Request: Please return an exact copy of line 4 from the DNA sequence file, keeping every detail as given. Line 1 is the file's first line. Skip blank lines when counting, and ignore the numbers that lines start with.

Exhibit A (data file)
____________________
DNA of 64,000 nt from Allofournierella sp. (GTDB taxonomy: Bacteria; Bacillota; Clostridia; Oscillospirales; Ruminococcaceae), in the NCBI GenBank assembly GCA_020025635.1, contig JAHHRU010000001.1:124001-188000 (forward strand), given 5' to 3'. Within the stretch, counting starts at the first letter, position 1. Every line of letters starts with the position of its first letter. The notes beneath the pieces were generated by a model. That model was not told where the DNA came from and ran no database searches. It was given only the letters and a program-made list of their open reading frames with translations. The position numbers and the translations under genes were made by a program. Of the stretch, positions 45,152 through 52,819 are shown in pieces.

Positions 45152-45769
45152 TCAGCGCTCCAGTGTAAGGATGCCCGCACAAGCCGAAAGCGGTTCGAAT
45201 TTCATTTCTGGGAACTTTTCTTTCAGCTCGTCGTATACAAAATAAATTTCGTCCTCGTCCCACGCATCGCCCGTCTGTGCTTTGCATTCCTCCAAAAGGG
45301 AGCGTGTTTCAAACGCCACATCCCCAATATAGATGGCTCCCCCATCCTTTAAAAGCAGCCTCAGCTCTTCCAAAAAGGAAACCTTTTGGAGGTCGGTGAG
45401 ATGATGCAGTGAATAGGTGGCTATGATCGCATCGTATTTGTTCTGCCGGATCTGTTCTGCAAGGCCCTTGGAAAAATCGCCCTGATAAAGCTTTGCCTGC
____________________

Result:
45201 TTCATTTCTGGGAACTTTTCTTTCAGCTCGTCGTATACAAAATAAATTTCGTCCTCGTCCCACGCATCGCCCGTCTGTGCTTTGCATTCCTCCAAAAGGG